The Republican-led House, under House Speaker Kevin McCarthy’s (R-CA) leadership, passed the Parents Bill of Rights Friday, sending it to the Democrat-controlled Senate, where it has an uncertain future.
House Republicans originally announced the proposed legislation, which would provide more curriculum transparency for parents, giving them greater say in their children’s education, weeks ago.
“That’s what today is all about: It’s about every parent, mom and dad, but most importantly about the students in America,” McCarthy said as he introduced the measure, described as a bill to “ensure the rights of parents are honored and protected in the Nation’s public schools.”
An announcement from McCarthy’s office describes the central tenets of the bill, giving parents the:
- Right to know what’s being taught in schools and to see reading material
- Right to be heard
- Right to see school budget and spending
- Right to protect their child’s privacy
- Right to be updated on any violent activity at school
The House ultimately passed the measure 213-208 on Friday. Five Republicans joined the Democrats, who voted against the measure:
5 House Republicans voted against their party's "Parents Bill of Rights" (HR 5), one of the GOP's top legislative priorities for this 118th Congress:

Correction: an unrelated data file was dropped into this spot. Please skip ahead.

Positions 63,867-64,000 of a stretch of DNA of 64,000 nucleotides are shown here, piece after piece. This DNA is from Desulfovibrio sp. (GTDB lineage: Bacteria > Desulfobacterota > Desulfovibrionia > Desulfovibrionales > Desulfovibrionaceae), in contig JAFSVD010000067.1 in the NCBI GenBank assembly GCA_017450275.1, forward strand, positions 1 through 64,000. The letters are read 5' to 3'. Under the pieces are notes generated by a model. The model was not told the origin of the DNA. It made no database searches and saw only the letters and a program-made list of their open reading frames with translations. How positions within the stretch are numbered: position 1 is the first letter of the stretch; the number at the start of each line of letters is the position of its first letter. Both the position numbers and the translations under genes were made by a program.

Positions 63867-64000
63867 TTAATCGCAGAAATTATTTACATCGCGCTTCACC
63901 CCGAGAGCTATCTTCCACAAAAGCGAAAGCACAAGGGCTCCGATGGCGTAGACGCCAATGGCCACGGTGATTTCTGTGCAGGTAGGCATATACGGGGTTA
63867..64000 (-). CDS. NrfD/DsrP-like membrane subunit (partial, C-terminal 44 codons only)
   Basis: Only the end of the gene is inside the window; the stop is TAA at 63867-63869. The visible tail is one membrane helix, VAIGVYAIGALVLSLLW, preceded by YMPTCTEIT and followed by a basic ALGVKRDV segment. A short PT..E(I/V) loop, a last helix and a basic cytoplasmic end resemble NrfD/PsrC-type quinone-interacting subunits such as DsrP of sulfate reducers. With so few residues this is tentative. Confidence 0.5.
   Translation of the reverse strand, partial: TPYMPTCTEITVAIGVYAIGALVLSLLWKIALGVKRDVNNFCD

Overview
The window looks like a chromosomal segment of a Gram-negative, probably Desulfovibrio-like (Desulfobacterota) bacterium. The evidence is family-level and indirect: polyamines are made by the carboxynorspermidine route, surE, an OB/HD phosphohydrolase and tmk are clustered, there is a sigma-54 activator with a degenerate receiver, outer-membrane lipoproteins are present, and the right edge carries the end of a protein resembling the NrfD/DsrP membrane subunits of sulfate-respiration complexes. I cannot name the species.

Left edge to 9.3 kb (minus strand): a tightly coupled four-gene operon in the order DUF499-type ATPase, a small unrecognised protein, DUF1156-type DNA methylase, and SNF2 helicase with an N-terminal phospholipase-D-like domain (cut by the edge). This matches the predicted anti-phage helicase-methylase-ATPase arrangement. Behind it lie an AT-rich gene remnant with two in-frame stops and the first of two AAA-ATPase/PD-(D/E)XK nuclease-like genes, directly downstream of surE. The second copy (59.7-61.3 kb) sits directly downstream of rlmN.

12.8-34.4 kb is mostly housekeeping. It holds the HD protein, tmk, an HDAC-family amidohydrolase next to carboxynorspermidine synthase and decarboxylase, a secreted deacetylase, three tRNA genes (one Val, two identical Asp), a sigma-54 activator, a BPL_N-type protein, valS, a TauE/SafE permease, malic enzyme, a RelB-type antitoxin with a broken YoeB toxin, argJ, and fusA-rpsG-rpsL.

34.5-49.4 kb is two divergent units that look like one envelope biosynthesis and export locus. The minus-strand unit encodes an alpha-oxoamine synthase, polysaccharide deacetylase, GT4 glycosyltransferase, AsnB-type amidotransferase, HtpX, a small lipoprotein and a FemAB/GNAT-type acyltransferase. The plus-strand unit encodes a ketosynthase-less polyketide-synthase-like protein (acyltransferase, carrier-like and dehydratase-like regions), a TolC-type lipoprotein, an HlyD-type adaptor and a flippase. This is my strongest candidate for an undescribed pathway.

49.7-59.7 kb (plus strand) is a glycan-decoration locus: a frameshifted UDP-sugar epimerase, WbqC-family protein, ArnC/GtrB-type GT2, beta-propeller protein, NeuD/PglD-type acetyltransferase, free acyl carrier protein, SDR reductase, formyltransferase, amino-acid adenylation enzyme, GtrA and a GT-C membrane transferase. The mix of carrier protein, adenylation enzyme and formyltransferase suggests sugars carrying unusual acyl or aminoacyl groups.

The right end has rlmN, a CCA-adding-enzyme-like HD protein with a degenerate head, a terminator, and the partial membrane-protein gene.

— Craig Caplan (@CraigCaplan) March 24, 2023
“This bill is not complex or complicated,” the bill’s sponsor Rep. Julia Letlow (R-LA) stated, explaining that the bill should not be “partisan or polarizing.”
“Contrary to what you may hear from my colleagues on the other side of the aisle, it is not an attack on our hard-working teachers, who will always be the heroes in my eyes,” she said.
“It is not an attempt to have Congress dictate their curriculum, or determine the books in the library,” the congresswoman added, explaining that the bill “aims to bring more transparency and accountability to education, allowing parents to be informed and when they have questions and concerns to lawfully bring them to their local school boards.”
McCarthy also spoke on the House floor Friday in favor of the legislation.
“We believe parents should be able to know what your children are learning, know [how] your tax dollars are being spent, and whether your child is safe in school,” he said. “And that’s exactly what the Parents Bill of Rights does.”
McCarthy laid out the central tenets of the bill, explaining, “No one is arguing that parents should dictate what is being taught, but parents should be able to see their school’s curriculum, publicly know what books are in the library, and get timely notice about any plans to eliminate gifted and talented programs.”
Parents should also be able to be respected in school board meetings and not be deemed “domestic terrorists” by President Biden’s DOJ, he continued.
“Parents should be able to control how any third party uses their children’s personal data,” he continued, adding that parents have a right to know if there is violence in schools as well.
“You have a right to get the basic information about your children’s education… the Parents Bill of Rights is an important step towards protecting children and dramatically strengthening the rights of parents,” he added.
The measure comes as some states are taking action to empower parents at the state level, with Florida standing as a prime example via the Parental Rights in Education bill signed into law by Gov. Ron DeSantis nearly one year ago.
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